NUKU’ALOFA, Tonga — Mormon missionaries serving in cyclone-battered Tonga and Samoa are accounted for and unharmed.
“All missionaries serving in the Samoa Apia Mission and the Tonga Nuku’alofa Mission are safe as Tropical Cyclone Gita moves through the region,” said Church spokesman Daniel Woodruff. “Missionaries in Tonga are taking refuge in Church buildings away from the coast and have taken necessary preparations to help keep them safe.
“We pray for all those in the South Pacific who are impacted by this powerful storm.”
Tropical Cyclone Gita has hammered Tonga and neighboring South Pacific islands with what is being called the most powerful storm to hit that region in memory.
A tropical cyclone is the same type of storm as a hurricane.
The eye of Gita passed just south of the low-lying Tongatapu group of islands in southern Tonga on Feb. 12 with maximum sustained winds estimated at 145 mph, the Associated Press reported. The nation has declared a state of emergency.
Residents prepared for the cyclone by nailing boards and roofing iron to the homes to try to limit the damage from coconuts, trees and other flying debris.
Gita has strengthened since hitting Samoa and American Samoa last weekend, where it caused damage to buildings, flooding and widespread power outages, according to the AP reports. U.S. President Donald Trump on Sunday, Feb. 11, declared an emergency in American Samoa, a U.S. territory.
Weather experts anticipate flooding and coastal inundation to cause as many problems as wind damage. After passing by Tonga, Gita is expected to travel west before slowly dissipating.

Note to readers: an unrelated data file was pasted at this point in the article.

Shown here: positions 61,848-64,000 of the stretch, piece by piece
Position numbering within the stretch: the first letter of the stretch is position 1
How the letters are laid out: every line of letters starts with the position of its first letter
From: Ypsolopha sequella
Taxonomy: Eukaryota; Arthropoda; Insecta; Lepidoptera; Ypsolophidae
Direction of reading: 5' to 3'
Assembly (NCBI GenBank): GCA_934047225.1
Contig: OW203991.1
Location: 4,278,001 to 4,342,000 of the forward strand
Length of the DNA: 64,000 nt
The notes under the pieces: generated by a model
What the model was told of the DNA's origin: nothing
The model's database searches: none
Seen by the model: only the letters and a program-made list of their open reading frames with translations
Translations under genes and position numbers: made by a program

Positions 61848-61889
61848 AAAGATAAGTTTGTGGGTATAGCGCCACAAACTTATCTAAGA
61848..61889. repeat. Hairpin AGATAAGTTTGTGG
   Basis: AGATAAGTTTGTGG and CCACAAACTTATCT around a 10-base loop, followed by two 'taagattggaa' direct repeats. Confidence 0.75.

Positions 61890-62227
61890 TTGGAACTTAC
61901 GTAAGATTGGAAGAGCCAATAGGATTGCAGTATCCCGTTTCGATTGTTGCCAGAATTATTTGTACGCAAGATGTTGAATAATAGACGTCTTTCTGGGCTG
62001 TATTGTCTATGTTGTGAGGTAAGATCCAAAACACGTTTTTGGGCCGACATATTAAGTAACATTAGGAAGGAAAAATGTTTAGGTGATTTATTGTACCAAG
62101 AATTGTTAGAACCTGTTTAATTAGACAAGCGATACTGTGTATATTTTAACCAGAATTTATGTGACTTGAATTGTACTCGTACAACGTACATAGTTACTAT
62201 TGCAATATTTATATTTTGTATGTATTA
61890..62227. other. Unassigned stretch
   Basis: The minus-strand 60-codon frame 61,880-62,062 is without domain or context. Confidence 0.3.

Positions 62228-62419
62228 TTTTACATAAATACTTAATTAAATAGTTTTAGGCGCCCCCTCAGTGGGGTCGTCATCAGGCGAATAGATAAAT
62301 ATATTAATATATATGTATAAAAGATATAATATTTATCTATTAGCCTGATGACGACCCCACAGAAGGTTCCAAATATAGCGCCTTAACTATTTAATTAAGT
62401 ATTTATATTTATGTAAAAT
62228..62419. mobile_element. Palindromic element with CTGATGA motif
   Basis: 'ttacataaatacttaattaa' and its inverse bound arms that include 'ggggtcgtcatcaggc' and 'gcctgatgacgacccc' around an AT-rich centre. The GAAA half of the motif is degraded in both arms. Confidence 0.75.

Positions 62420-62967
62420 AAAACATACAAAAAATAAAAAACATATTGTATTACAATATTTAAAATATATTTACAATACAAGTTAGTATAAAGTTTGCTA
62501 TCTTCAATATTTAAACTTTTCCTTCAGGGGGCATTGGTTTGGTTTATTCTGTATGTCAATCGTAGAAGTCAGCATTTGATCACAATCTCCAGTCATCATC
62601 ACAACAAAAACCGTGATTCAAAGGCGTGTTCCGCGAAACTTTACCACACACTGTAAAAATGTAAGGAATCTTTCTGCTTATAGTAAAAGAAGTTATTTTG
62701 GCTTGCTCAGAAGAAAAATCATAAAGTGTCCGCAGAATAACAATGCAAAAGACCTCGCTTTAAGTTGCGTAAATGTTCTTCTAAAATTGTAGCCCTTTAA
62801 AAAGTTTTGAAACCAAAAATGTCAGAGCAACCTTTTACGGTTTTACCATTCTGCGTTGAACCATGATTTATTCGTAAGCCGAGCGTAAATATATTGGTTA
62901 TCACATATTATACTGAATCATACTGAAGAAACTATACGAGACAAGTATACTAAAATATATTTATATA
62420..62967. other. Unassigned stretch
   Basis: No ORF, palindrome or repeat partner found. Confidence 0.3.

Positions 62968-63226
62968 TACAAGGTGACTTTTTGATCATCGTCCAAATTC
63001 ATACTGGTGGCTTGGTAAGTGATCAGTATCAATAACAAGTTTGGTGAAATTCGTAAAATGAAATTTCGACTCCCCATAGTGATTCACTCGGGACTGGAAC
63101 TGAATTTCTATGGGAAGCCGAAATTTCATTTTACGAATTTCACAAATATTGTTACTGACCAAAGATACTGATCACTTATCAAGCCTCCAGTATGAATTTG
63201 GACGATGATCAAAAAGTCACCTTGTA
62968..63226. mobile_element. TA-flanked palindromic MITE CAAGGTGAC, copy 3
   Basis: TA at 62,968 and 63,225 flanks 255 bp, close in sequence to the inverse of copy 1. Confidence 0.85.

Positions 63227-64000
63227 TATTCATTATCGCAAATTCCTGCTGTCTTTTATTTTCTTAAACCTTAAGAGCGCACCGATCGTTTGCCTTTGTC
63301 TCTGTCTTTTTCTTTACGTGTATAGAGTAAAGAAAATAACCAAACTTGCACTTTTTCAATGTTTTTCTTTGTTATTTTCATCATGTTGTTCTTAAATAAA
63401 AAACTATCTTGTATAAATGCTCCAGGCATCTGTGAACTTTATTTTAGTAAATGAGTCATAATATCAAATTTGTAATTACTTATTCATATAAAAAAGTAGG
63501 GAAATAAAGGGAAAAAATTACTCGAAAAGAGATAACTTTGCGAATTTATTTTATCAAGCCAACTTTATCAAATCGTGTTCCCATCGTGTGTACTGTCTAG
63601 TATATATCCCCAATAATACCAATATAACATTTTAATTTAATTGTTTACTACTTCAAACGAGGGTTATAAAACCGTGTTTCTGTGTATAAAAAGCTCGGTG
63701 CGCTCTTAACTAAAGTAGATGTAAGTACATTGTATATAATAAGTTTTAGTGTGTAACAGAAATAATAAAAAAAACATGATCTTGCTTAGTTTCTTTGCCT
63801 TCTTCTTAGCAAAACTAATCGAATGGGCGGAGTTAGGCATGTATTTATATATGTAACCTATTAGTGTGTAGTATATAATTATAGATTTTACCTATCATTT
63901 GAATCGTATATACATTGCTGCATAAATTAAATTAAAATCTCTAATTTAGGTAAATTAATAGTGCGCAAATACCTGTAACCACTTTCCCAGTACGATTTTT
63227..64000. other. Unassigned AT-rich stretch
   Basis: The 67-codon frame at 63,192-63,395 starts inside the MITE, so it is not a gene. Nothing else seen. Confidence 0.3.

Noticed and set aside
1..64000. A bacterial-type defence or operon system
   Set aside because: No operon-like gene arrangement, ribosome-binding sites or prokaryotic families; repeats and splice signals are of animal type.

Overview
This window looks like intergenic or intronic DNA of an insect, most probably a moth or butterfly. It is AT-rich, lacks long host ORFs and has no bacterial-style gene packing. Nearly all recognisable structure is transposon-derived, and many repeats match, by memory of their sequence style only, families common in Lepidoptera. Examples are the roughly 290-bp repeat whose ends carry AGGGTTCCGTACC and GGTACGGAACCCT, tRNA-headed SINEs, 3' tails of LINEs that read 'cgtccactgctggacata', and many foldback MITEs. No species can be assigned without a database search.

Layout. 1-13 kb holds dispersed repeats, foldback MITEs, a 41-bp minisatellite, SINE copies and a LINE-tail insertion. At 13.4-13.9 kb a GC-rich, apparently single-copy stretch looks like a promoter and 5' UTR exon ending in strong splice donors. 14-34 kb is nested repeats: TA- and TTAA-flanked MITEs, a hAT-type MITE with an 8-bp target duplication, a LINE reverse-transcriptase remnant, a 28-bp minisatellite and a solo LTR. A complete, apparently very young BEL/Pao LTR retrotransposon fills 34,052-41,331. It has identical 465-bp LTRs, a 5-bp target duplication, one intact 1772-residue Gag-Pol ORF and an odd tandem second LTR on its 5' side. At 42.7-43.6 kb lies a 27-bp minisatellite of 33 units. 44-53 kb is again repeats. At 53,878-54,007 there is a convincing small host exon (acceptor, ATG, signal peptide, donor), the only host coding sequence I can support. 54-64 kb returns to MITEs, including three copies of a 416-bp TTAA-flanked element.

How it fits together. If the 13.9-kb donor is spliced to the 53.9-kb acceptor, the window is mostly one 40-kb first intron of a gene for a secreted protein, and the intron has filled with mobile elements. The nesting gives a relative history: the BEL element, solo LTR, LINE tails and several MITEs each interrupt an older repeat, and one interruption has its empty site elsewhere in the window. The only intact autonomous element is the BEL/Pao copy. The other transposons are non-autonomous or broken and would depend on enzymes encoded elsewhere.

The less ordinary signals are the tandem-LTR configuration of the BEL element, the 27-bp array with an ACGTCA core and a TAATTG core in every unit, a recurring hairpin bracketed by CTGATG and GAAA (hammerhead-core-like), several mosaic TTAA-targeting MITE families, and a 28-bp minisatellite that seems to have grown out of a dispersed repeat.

Some Church meetinghouses are being used to provide shelter to those who cannot stay in their homes until flood-waters subside, according to Mormon Newsroom.
There have been reports of family and community vegetable gardens losing crops.
The LDS service centre in Pesega—the faith’s hub for construction, humanitarian and other temporal affairs efforts in Samoa and American Samoa—was flooded and its septic tank breached. Fouled water supplies have also been reported in other locations.
The Church’s Ottoville Stake Centre in Pago Pago suffered damage to the roof of its cultural hall. Trees have fallen on some of the Church’s meetinghouse fences, Mormon Newsroom reported.
Church leaders in Samoa and American Samoa continue to work with government agencies to coordinate volunteer support in affected areas.
Home to more than 64,000 members, Tonga enjoys a rich Mormon history. The island nation has the largest number of Latter-day Saints, per capita, of any nation in the world.
More than 78,000 Latter-day Saints live in Samoa.
The Nuku’alofa Tonga Temple serves approximately 41,000 members throughout Tonga and the Line Islands of the Pacific Ocean.